“Saint Vincent”

I love my Friday night movie dates, and connecting with two former students in a chance meeting at the Landmark Theater further enhanced my mood. This being said, I joined my husband for Bill Murray and Melissa McCarthy’s feature, “St. Vincent”. Neither comedian Is my favorite, and I had put off seeing Theodore Melfi’s debut film until there was not much else I had not seen. A friend had told me a story of Murray’s first wife, a St.Mary of the Woods grad, who had been betrayed by him etc…and Melissa McCarthy is cruder than I like. All gossip and preferences aside, I did not have high expectations and was ready for a rather low-brow farce.

Surprised and satisfied,I can report that Murray was so engaging that not one of the fifty some filmgoers walked out until after the last credit rolled. Vintage songs liket Bob Dylan’s ,”Shelter From The Storm” deepened the reflective mood of this reflective-comedy.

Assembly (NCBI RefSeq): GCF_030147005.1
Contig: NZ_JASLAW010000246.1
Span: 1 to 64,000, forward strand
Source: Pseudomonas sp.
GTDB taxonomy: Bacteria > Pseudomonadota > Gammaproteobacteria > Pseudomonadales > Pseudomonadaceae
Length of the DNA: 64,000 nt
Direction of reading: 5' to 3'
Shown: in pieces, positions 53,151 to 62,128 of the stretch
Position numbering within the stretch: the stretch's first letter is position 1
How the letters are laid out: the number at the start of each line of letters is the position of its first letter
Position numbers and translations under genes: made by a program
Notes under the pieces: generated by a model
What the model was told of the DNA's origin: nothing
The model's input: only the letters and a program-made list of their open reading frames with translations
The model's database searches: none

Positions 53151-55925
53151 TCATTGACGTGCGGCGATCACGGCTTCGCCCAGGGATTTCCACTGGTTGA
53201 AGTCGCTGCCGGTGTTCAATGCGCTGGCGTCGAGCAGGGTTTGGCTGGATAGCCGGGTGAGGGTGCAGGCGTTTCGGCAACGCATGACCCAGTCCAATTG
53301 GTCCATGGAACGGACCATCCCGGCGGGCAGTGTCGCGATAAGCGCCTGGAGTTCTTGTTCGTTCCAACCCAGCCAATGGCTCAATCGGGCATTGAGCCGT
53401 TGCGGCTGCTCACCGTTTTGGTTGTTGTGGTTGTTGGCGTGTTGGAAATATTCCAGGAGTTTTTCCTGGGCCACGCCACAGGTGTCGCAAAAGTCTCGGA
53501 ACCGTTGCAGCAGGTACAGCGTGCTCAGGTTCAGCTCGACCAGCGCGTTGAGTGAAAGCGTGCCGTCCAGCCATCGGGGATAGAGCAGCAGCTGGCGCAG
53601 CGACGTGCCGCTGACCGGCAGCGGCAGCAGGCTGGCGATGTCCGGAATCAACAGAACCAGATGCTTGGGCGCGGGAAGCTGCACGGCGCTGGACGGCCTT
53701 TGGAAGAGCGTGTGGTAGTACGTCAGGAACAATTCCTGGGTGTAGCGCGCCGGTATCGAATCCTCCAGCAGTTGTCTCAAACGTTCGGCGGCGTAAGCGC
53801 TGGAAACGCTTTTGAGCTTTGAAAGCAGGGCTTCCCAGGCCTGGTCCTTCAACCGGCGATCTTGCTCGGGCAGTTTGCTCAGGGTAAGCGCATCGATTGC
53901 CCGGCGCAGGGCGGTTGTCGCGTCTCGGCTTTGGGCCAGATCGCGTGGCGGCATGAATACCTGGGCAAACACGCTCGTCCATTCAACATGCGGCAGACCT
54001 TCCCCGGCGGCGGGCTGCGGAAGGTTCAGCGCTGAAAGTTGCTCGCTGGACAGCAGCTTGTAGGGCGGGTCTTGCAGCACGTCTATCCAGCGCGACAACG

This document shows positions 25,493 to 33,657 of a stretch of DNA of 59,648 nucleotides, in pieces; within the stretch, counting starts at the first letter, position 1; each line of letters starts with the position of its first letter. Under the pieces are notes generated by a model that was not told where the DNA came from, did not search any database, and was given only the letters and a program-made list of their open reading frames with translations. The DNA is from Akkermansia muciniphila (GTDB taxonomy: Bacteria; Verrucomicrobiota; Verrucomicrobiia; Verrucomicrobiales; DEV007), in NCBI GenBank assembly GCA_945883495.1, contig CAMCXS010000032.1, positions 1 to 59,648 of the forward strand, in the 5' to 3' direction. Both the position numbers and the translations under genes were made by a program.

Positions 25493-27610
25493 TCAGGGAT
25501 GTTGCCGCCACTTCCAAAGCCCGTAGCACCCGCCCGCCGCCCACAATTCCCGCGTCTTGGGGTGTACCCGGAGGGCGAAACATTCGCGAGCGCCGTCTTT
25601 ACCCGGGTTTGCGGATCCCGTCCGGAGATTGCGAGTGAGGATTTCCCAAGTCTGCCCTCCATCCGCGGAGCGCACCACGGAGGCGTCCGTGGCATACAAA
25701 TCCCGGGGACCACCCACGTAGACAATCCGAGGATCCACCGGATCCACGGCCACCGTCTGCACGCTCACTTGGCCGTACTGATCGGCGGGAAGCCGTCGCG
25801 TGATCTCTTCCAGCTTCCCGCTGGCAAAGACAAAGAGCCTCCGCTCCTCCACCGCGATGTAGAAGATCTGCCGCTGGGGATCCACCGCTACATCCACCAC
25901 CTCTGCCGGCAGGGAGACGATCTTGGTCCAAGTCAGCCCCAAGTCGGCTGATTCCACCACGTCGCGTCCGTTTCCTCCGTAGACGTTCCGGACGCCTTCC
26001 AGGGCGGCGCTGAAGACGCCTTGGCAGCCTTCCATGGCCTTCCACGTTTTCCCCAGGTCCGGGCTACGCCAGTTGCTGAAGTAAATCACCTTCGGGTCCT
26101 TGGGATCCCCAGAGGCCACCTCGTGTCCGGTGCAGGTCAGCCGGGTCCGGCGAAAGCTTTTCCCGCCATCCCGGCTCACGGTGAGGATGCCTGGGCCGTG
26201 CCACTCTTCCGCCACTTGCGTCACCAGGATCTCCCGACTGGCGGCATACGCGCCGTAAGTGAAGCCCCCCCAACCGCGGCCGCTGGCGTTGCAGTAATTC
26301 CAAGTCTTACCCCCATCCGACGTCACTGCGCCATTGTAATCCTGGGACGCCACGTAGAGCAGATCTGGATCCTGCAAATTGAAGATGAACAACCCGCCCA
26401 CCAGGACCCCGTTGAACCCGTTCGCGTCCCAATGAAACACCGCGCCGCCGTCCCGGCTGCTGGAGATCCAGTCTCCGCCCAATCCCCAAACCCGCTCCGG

Director Melfi  and I have the same distain for cattle-maze-rope barriers and the phrase,”It is what it is”! Catholic school nostalgia is here,too. Those saints are first and foremost a starting point for lessons of every kind. Empathy is taught and re-taught; character development is the cornerstone. Naomi Watts is fabulous as Daka, a lady-of-the-night, even though her character is the most stereotyped. Jaeden Lieberher is smart and endearing . He  looks way younger than the twelve years his role implies.

This film has a very strong beginning that uses close shots to center our focus on the debauched Vin  (Murray). Murray is beautifully nuanced and so in character and so convincing as Vin that one forgets one is watching Murray. I rather became a Murray fan with this picture! The ending is strong,too, as tears and laughter mingle in a rather redemptive display of acceptance and giving. A great reminder to withhold one’s judgement until one has walked the same path!

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Christine Muller

Carrying a torch for film is what I have done for over forty years, thus the flambleau flamed when I was urged to start a blog. Saving suitcase loads of ticket stubs was no longer relevent so I had to change the game. Film has been important for me in the classroom and a respite for me outside of it. No other art form seems to edge the frayed seams of life as neatly as when a film is done well. I am happy that over one-hundred countries have citizens viewing my thoughts on Word Press, and a few leaving their own with me. Over eight- hundred comments to date, and over two-hundred films reviewed.

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